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The Country Enterprise Handbook
Analysing your assets|Land use|Vegetables|Soft fruit|Flower & herb growing|Orchard & vineyard|Woodlands Sheep|Beef|Pigs|Rabbits|Hens|Ducks|Geese|Dairying|Kitchen|Bees|Wool|Water|Home|Contact us

Keeping sheep
...Slaughter practicality
...Jacobs crosses
...Ram management
...- Feeding
...- Castration & strike
...Summer & autumn

Almost every sheep is clipped by electric shears.

If you intend to do this yourself, if is definitely worth being shown the technique by an expert. It is very easy to cut the sheep's skin. Agricultural Colleges often hold day-courses in sheep-shearing and lambing. You can also clip using sheep shears; these require strong wrists and care in use. Skilled users can clip astonishingly quickly with them. You can also clip with large sharp scissors: this, although unorthodox, is extremely effective.

Sheep are shorn in the early summer when the wool starts to lift. When you push some of the fleece away so that you reveal the skin, you can see a thinner band in the wool just above the skin. This is where you cut. The fleece should come off in one great piece to be rolled and tied. If you put the sheep on to clean concrete for shearing or failing that on to a clean sheet or something similar, you will keep the fleeces clean. This is especially important if you are intending to hand-spin the fleece or to sell it to someone who is. It is always amusing to see the goat-like creature that emerges from the sheep's fleece. Within a few days they look fairly normal again, but initially even the sheep move around somewhat furtively in their new freedom.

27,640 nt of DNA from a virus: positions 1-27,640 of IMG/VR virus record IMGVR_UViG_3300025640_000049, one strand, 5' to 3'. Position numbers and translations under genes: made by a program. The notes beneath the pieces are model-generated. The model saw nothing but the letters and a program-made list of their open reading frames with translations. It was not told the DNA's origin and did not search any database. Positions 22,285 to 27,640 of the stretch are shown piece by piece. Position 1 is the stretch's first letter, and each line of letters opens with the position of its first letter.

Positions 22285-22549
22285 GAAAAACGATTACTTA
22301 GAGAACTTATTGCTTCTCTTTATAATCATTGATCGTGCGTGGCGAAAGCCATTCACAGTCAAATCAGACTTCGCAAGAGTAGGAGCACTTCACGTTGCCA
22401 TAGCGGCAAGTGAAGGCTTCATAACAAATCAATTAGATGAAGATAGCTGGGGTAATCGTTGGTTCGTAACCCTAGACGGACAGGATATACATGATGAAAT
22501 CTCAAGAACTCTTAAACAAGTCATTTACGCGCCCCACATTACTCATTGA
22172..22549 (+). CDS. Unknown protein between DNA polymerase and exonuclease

The wool is a valuable product. If you have more than four sheep and intend to sell the wool, you can legally only sell it to the Wool Marketing Board. Unlike everything else, the price you will obtain has not altered dramatically in recent times and your wool will certainly seem undervalued. You can, of course, split the ownership of the sheep around the family: four for Mother, four for Father, four for each of the children. Craft shops often buy good fleeces as, of course, hand-spinners will. It is worth repeating: wool is valuable. After all, one fleece could produce a jumper, hat and gloves for each member of a family of four; unfortunately, when a monetary value is put on the fleece, this never seems to be reflected.